Groundwater or surface water
After the groundwater or surface water has been drained from sources in nature, it starts an extensive purification process with both mechanical and biological steps. This becomes our final tap water. Tap water in Belgium complies with strict quality standards; the water is checked for more than sixty different parameters. This is done both by the drinking water companies and by independent laboratories. This makes tap water the most controlled nutrient in Belgium.
A smaller proportion of the drinking water supply in Flanders comes from groundwater. Groundwater is abundant water from rain showers or rivers that infiltrates the soil, where it is retained by rocks and an impenetrable layer that prevents the water from sinking deeper. This then forms a groundwater layer. Because the water seeps between rocks, sand layers or the like, and thus goes through a natural cleaning process, this is also the cleanest water. But because of the years of use of waste products and pesticides that seep into the ground along with the water and overexploitation of the groundwater layers, this source is no longer inexhaustible…
Increasingly, investments are being made in expensive and complex water purification techniques to remove pesticides artificially and faster. Before groundwater is used, studies are carried out to determine which groundwater may or may not be used.
For drinking water production in Flanders, a larger share is drawn from surface water. Surface water comes from rivers, canals, seas… in short, all liquid water forms that can be seen on earth, both natural and artificial. The cleaning of surface water is more intensive than the cleaning of groundwater. Depending on the origin of the water, the quality can vary, in Flanders we are mainly dependent on the Meuse.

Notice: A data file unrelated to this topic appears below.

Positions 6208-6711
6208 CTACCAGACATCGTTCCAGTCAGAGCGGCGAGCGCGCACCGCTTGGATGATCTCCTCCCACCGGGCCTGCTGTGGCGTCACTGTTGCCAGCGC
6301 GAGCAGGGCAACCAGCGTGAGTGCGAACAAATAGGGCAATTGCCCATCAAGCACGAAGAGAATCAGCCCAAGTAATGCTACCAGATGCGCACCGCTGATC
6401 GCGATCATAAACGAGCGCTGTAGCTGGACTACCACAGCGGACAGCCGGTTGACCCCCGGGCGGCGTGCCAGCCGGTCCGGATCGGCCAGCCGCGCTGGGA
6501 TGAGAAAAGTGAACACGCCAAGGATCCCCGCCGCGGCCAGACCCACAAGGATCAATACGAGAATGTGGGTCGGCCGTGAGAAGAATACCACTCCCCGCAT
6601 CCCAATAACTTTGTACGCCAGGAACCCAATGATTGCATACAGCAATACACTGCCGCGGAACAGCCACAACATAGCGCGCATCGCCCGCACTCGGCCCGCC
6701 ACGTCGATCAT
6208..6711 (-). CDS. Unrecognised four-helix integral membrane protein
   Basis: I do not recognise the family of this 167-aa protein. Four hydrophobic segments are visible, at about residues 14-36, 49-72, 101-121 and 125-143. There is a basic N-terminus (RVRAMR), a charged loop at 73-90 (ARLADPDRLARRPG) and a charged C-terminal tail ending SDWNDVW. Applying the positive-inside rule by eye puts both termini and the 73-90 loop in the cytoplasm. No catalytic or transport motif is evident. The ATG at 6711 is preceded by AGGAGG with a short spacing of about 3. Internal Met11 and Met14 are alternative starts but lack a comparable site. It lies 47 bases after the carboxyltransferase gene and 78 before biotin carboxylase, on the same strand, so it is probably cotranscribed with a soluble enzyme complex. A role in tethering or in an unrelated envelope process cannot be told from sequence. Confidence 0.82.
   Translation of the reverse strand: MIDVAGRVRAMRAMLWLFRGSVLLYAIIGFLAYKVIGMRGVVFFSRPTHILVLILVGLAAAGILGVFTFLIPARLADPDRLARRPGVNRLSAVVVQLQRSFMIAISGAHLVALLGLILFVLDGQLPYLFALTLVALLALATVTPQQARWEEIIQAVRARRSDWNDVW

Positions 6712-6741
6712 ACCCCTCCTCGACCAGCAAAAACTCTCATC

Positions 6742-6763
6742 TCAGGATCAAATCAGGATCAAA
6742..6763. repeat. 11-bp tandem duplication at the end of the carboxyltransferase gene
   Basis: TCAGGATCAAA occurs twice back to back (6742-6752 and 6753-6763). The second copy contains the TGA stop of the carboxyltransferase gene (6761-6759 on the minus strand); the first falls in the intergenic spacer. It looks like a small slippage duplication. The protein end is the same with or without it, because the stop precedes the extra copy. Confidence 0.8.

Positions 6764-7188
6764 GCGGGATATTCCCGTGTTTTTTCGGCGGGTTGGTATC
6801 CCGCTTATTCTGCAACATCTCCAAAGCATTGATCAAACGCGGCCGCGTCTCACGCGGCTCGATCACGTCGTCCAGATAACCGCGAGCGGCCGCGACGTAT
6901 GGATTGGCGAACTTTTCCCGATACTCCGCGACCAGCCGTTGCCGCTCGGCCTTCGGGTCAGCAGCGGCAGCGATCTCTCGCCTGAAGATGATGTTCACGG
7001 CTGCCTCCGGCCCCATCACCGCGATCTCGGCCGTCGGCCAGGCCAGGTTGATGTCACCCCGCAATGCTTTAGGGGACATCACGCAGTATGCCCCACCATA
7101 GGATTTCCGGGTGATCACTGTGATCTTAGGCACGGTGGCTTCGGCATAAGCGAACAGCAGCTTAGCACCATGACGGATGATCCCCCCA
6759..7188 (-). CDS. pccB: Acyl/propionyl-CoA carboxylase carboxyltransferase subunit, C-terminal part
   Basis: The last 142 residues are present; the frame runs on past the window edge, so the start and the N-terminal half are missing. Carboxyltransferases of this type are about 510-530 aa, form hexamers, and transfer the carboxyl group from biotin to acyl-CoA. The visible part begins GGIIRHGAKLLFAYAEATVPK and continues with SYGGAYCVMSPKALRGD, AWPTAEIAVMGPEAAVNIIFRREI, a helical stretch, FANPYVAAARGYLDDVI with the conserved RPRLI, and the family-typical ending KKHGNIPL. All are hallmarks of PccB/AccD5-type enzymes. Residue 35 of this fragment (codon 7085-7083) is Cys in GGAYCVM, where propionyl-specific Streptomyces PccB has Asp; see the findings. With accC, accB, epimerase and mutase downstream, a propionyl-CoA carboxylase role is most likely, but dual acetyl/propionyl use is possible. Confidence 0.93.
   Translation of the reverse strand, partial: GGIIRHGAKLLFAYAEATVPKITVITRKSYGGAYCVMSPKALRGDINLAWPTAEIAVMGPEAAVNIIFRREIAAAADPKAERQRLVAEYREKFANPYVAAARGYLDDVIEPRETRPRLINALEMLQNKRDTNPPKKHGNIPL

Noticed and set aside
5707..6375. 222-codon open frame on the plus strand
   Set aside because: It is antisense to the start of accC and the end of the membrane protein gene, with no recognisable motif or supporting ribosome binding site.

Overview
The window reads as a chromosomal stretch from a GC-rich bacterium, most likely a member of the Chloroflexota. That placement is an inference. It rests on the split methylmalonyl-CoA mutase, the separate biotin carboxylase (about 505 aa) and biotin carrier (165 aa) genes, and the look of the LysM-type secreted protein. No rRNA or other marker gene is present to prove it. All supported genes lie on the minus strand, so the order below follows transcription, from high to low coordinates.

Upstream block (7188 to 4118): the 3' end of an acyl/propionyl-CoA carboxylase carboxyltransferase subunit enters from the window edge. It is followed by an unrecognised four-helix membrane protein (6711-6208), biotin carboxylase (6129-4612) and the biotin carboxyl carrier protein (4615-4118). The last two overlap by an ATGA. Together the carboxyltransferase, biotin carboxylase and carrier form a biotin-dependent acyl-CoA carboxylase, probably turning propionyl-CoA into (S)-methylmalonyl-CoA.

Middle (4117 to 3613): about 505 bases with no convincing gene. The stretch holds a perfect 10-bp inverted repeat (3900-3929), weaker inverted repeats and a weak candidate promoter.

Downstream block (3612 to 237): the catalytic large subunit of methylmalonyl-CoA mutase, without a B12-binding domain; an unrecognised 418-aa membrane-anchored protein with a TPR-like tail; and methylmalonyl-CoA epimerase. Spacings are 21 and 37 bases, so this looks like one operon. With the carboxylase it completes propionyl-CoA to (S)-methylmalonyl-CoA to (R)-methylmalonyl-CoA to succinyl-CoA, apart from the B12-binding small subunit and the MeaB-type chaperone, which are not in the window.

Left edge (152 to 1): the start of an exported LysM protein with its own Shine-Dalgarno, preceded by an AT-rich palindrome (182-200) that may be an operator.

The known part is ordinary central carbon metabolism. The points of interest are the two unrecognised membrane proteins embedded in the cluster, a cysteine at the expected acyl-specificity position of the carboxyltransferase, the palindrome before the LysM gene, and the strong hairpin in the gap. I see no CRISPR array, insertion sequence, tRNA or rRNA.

From not drinkable to drinkable
The purification process varies according to the source of the water. With groundwater, the water is pumped up, after which oxygen is added to the water. This process causes the dirt present in the water to stick together in flakes. In the next step, the pre-filter process, the water goes through a sand, gravel or carbon filter where the flakes are filtered out. The water is aerated by letting it flow down through a waterfall system, in this step the lime scale is also removed. If necessary, an after-filter is added.
As already mentioned, the purification process of surface water is somewhat more difficult. The first step to get untreated water into our pipes is pumping the water to treatment plants, where it is stored in basins. There it first goes through a mechanical purification. In the mechanical purification, the largest waste particles in the water are filtered out.
Then the water goes through a fine grid, where the largest waste is retained. Sometimes the water also passes through a grease and sand trap, where the grease is scraped from the surface and the sand sinks to the bottom. The water is sieved in different ways. By spraying the water over pebbles once more, the last dirty particles are left behind.
The remaining pollution is eliminated by biological purification. The water is mixed with all kinds of bacteria and microorganisms in a layer of silt and stirred with oxygen. This mimics the natural purification process in which the organisms are broken down into carbon dioxide (CO2), nitrogen gas (N2) and water (H2O). After this process, the water is stored until the sludge has subsided.
After purification, the water goes through quality control one last time, before it flows through our pipes. So we can enjoy fresh, clean water all year round!